Dyer said while she might miss the ability to call up just about any celebrity with an invitation to the White House, it’s still possible to throw events that leave everyone talking, even without the power of a presidential invite behind you.

“You make it a memorable event by, like, really catering to your guests, really being like, how can I make this so everybody feels welcomed in this space?” 

“You don’t want people going into any kind of party or space where they feel like they don’t know where to sit down, or there’s not enough food for them to eat or the music is not universal,” Dyer advised.

“Everything that I do, I make it like a house party.”

Dyer’s last day of work at the White House came on Donald Trump’s inauguration day in January 2017, which she likened to a funereal atmosphere. The meeting between the incoming first family and the Obamas, Dyer said, presented one of the most stressful moments of her time there when Melania Trump unexpectedly arrived holding a “very identifiable cyan blue Tiffany’s gift box in her hand.”

“Now, this may not seem like a big deal to most onlookers,” Dyer wrote in her book, “but it was a very big deal to me because I’d confirmed with the Trump advance team that there was not going to be a gift exchange between the couples.”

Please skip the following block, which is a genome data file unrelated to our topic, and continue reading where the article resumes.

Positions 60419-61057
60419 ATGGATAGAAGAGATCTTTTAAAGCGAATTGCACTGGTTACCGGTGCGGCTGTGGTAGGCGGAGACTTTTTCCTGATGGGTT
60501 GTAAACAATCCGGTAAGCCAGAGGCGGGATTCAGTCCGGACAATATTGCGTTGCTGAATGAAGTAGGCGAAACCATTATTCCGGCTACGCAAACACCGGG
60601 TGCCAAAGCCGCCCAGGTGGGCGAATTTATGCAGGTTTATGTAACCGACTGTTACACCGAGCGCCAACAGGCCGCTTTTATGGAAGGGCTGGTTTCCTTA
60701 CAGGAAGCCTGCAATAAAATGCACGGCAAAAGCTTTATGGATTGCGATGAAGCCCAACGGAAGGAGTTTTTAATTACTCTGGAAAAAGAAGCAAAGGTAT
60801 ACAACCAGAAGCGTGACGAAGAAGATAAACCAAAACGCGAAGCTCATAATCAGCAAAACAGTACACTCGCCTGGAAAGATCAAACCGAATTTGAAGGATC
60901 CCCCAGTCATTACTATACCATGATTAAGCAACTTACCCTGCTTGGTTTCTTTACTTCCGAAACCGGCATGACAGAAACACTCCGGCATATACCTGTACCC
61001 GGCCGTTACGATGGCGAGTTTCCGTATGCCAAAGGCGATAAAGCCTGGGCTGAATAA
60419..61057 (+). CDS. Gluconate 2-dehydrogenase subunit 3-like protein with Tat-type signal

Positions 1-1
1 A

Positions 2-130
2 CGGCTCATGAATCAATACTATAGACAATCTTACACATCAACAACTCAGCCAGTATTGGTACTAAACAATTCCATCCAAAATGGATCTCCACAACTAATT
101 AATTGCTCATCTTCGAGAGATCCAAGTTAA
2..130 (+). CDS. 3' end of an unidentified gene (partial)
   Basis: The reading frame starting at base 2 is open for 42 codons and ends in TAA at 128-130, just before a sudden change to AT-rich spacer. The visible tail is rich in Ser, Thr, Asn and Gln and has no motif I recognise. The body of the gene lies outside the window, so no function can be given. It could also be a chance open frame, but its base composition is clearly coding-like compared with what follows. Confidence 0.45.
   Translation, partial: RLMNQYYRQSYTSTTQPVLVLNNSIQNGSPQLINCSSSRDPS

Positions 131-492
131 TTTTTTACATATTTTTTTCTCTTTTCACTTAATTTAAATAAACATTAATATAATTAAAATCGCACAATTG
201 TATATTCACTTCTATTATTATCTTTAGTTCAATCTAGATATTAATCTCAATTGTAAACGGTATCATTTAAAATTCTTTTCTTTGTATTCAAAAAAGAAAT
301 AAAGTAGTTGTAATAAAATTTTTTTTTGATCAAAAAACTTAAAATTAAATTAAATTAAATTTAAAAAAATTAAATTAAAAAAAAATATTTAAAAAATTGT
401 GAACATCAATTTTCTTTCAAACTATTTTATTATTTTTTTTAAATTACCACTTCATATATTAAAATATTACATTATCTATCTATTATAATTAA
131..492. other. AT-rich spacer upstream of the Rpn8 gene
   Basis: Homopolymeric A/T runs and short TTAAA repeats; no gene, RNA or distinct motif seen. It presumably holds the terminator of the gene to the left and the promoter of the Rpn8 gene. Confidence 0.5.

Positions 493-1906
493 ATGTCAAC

“At this point, I’m freaking out,” Dyer recounted, saying “with practically the whole world watching,” the Obamas were in danger of becoming “brand ambassadors for Tiffany and Co.”

Crediting Obama with quick thinking, Dyer said the 44th president took the box from wife Michelle.

“I met him halfway and grabbed the box,” Dyer said, potentially minimizing a total gift protocol snafu.

When she first arrived at the White House, Dyer said, she “didn’t know how to be diplomatic,” hence the title of her book. 

But she today views being undiplomatic as a “gift” that ultimately helped her to overcome her imposter syndrome.

“It was an opportunity to do things differently and to bring in different people, non-traditional people,” Dyer, who now runs the social impact firm Hook and Fasten, said.

 It also propelled her to put her experiences on paper, saying that many young, Black women she works with talk about feelings of not feeling “deserving” or “worthy.” 

“As we go into a presidential election, I’m hoping that it inspires people, who have never been in politics before, to get involved in whatever way they can and not say, ‘I don’t fit the mold.’”

Tyler Mitchell

By Tyler Mitchell

Tyler is a renowned journalist with years of experience covering a wide range of topics including politics, entertainment, and technology. His insightful analysis and compelling storytelling have made him a trusted source for breaking news and expert commentary.

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2 thoughts on “Former White House social secretary details her ‘Undiplomatic’ way of overcoming imposter syndrome”
  1. How did Deesha Dyer manage to overcome imposter syndrome while transitioning from a community college student to the White House social secretary?

  2. In my opinion, Deesha Dyer’s journey from being a community college student to the White House social secretary is truly inspiring. Her story of overcoming imposter syndrome and embracing her unapologetic attitude in her book “Undiplomatic” serves as a beacon of empowerment for many. It’s a reminder that success can come from unexpected paths and that believing in oneself is key to achieving greatness.